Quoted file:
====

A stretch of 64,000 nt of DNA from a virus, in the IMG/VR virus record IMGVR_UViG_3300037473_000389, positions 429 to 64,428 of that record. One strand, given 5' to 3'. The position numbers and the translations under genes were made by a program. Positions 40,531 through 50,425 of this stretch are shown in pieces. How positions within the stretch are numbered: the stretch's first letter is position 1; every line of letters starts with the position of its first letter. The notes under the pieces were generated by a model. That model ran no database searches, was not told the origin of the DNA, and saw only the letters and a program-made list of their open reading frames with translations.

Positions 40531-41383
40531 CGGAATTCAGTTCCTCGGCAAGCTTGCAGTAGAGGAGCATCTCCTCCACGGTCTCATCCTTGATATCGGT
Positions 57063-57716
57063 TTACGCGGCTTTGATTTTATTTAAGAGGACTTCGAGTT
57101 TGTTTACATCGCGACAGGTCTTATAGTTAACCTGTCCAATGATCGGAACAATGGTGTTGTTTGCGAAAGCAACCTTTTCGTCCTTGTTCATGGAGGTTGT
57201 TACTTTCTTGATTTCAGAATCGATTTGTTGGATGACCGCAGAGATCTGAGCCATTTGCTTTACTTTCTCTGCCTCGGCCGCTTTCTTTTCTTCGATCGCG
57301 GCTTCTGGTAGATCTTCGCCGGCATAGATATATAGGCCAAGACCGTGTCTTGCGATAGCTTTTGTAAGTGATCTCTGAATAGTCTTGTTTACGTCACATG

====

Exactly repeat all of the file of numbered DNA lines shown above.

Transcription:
A stretch of 64,000 nt of DNA from a virus, in the IMG/VR virus record IMGVR_UViG_3300037473_000389, positions 429 to 64,428 of that record. One strand, given 5' to 3'. The position numbers and the translations under genes were made by a program. Positions 40,531 through 50,425 of this stretch are shown in pieces. How positions within the stretch are numbered: the stretch's first letter is position 1; every line of letters starts with the position of its first letter. The notes under the pieces were generated by a model. That model ran no database searches, was not told the origin of the DNA, and saw only the letters and a program-made list of their open reading frames with translations.

Positions 40531-41383
40531 CGGAATTCAGTTCCTCGGCAAGCTTGCAGTAGAGGAGCATCTCCTCCACGGTCTCATCCTTGATATCGGT
Positions 57063-57716
57063 TTACGCGGCTTTGATTTTATTTAAGAGGACTTCGAGTT
57101 TGTTTACATCGCGACAGGTCTTATAGTTAACCTGTCCAATGATCGGAACAATGGTGTTGTTTGCGAAAGCAACCTTTTCGTCCTTGTTCATGGAGGTTGT
57201 TACTTTCTTGATTTCAGAATCGATTTGTTGGATGACCGCAGAGATCTGAGCCATTTGCTTTACTTTCTCTGCCTCGGCCGCTTTCTTTTCTTCGATCGCG
57301 GCTTCTGGTAGATCTTCGCCGGCATAGATATATAGGCCAAGACCGTGTCTTGCGATAGCTTTTGTAAGTGATCTCTGAATAGTCTTGTTTACGTCACATG